Husna: Down the memory lane - E.1
By Anis Shakur
Monday - February 27, 2017
ISLAMABAD: “No person who is enthusiastic about his work has anything to fear from life. All the opportunities in the world are waiting to be grasped by people who are in love with what they are doing,” is a statement by Samuel Goldwyn and it applies to Husna as well.
In the year 1957, a very decent lady, Surraiya, her twelve-year-old very pretty daughter and actress Babbu Begum met with filmmaker, Syed Shaukat Husain Rizvi, at a tea break in the guest room of Shah Noor studios, Lahore.
Surraiya’s outstanding demeanor and her Lucknow-style accent meant that she hailed from a Nawab family of pre-partition days.
Long story short, Surraiya explained Rizvi, nicknamed Mian jee, that her daughter, who was then in her early teens, was fervently desirous to work in the films.
Mian jee interviewed the teenager, who was well versed in Urdu and English.
Mian jee had seen a sparkle in her eyes. There was evidently something in her face that transcends the ordinary.
Mian jee momentarily informed Surraiya that he had decided to cast the gorgeous girl in his film 'Jaan-e-Bahar.' The little girl did not find appropriate words to thank the filmmaker. After all, no one ever mistakes the message of a grateful heart.
Thus, the exceptionally gorgeous girl, who looked more like a fairy, and whom the Pakistani movie goers round the globe recognise as Husna, debuted in the film 'Jaan-e-Bahar' in 1958. Additionally, Noor Jehan also endorsed Husna to the films.
Husna was dubbed as the daughter of Musarrat Nazeer and Lala Sudhir in 'Jaan-e-Bahar'. Her life is a glorious tale of warmth and gratitude. Cine-goers and critics alike agree that Husna resembles in the Indian actress Nimmi.
Truth is told, none other actress of her time came even close to Husna's beauty, much less beating it. To this day, Husna is Husna. She has no parallel in beauty.
Surraiya and her husband, who was a high ranking official at Radio Pakistan at the time, wanted Husna to complete her education and then continue her journey to the movies. However, Husna decided to forsake education for the acting that was her lifelong love.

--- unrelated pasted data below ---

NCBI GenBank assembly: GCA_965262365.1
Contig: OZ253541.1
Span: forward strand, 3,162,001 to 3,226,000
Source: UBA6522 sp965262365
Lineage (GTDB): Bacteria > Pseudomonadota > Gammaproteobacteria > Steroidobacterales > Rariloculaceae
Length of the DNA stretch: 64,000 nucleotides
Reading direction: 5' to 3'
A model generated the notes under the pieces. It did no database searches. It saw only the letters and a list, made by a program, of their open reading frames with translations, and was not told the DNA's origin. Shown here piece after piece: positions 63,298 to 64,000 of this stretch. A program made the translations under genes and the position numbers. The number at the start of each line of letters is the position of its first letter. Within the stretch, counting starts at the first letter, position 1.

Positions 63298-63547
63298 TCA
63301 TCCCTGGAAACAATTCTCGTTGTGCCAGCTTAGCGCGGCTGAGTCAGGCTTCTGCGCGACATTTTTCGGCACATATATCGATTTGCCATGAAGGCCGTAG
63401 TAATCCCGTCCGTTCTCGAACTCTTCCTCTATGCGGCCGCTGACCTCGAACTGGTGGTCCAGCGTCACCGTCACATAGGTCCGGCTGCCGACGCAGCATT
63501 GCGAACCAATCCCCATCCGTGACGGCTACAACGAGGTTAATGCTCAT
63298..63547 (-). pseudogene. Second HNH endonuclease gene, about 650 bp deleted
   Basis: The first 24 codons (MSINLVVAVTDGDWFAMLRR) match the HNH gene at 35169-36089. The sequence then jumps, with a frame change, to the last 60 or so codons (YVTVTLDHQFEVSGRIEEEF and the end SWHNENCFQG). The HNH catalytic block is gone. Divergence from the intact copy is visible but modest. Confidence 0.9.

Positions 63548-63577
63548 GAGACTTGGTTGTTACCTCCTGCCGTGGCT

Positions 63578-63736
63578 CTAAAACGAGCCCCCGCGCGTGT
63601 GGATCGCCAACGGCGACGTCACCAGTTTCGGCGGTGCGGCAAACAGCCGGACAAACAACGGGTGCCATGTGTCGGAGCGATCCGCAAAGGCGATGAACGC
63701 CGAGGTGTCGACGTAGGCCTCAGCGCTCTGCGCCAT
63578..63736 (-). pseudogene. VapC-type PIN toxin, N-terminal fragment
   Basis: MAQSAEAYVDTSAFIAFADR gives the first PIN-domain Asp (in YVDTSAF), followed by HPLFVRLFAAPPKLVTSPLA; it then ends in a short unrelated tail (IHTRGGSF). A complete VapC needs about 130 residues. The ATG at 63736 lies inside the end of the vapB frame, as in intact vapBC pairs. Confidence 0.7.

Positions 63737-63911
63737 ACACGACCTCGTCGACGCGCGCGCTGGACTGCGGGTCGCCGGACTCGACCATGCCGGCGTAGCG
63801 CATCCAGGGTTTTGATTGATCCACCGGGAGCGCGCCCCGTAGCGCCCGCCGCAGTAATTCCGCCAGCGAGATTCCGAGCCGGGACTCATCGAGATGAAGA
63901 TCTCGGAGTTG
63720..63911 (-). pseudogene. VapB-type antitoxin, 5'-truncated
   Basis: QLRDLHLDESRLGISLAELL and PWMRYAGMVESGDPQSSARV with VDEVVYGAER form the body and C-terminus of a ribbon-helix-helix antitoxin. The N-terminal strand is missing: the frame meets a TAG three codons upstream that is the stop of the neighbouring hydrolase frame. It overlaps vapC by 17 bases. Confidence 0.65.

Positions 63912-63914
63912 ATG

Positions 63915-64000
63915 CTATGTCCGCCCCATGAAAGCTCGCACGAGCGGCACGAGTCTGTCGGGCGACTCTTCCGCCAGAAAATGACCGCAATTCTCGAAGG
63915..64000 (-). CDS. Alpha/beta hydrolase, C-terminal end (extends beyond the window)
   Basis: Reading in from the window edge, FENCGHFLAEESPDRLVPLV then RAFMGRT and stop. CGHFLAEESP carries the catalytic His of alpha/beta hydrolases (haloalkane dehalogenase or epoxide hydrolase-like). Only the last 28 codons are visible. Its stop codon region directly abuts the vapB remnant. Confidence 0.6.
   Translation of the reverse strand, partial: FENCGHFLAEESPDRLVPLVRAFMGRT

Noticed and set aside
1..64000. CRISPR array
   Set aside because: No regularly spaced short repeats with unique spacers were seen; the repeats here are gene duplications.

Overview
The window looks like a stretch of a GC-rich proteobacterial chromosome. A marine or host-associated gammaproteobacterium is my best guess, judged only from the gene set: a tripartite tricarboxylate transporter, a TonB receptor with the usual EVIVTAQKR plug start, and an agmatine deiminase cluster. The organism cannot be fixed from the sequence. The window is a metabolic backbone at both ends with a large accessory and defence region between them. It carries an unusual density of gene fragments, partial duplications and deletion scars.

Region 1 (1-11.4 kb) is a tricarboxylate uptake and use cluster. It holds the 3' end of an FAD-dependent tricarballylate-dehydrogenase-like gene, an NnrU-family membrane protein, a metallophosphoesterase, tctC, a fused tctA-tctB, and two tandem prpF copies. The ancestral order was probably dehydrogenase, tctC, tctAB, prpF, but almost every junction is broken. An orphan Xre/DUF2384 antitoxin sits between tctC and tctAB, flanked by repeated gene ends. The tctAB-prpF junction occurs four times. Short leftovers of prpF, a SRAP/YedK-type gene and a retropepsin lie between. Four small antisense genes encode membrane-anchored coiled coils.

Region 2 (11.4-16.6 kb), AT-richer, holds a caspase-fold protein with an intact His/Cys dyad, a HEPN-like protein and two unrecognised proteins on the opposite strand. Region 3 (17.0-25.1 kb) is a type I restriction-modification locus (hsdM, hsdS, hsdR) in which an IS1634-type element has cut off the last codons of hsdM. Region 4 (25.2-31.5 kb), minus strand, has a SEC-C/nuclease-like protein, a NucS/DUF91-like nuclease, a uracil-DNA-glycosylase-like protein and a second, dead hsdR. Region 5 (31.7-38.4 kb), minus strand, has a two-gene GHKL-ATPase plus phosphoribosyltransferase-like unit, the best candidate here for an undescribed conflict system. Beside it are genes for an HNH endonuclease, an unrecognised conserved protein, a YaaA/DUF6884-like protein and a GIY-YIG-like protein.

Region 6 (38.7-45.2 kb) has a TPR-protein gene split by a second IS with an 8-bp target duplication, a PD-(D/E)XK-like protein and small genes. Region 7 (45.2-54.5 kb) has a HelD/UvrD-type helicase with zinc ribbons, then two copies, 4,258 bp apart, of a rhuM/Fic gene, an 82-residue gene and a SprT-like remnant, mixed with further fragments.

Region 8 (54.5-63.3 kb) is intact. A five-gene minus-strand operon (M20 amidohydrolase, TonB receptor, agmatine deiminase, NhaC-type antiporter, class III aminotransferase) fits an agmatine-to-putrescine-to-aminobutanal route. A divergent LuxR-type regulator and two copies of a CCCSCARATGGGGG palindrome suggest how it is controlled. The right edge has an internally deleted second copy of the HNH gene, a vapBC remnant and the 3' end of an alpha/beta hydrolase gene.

As the saying goes ‘We are the architects of our own fortunes and that our happiness depends, in the end, on ourselves.’ Moreover, glamour was in Husna's blood. She had a flair for parties, picnics and outings, as well
Her immense appeal and her absolute belief to move on took her to the forefront of the rising Pakistani cinema in the 1960s. She associated herself to films for more than two decades. During that time, she worked in sixty- three movies. She appeared in the films as supporting actress, lead actress and even as vamp.
Behind the gaze that had put a generation of young males under her spell, was an ultra-sensitive woman whose presence always heightened the sweetness of living. She made her mark with her next movie, 'Ajab Khan', which proved to be a mega hit. It launched her into the cinema. She played the lead actress, dubbed as 'Noor', opposite Sudhir, who played the title role, 'Ajab Khan'.
The real Husna and the reel Husna were very much alike: Vivid, vivacious and friend of friends. Sixty years down the line, her well-wishers could not get her off their minds.
Her dressing expressed her aspirations toward taste and sophistication. Husna is arguably the best-dressed actress in the annals of the Pakistani cinema. Her memory had been, is, and hopefully will be so sharp that she remembers precisely the location of every single dress in her wardrobe.
Movies like 'Society', 'Sathi' and 'Nagan', in which she appeared in romantic roles, added to her popularity and bought her instant fame. Husna, by far, is one of the most romantic heroine Pakistanis have ever seen. She lives like her best memories have not happened yet.
She graced the Pakistani silver screen with her wistful appearance and to this day, the movie buffs remember her as an icon of beauty and glamour. The enormously talented Husna received more opportunities to evince her acting. Here are three examples: The films 'Saltanat' (Husna was the supporting actress), the film 'Lagan', starring, Husna- Aslam-Yusuf, the film 'Son of Ali Baba'.
The following three films show what a well-balanced and modulated performance she could render if given the right opportunity: The films 'Ghazi Bin Abbas', 'Teen Phool' and 'Farishta' (Husna worked opposite Afzal Nazeer in 'Farishta')
Who else could have combined her beauty and her tragedy with such finesse and dignity? An actress of many projects, Husna was also behind such movies:
'Habu', 'Rani Khan.' 'Rani Khan' was released on November 4, 1960, starring, Husna- Akmal- Laila –Zarif and the film 'Bhai chara’. (To be continued…)
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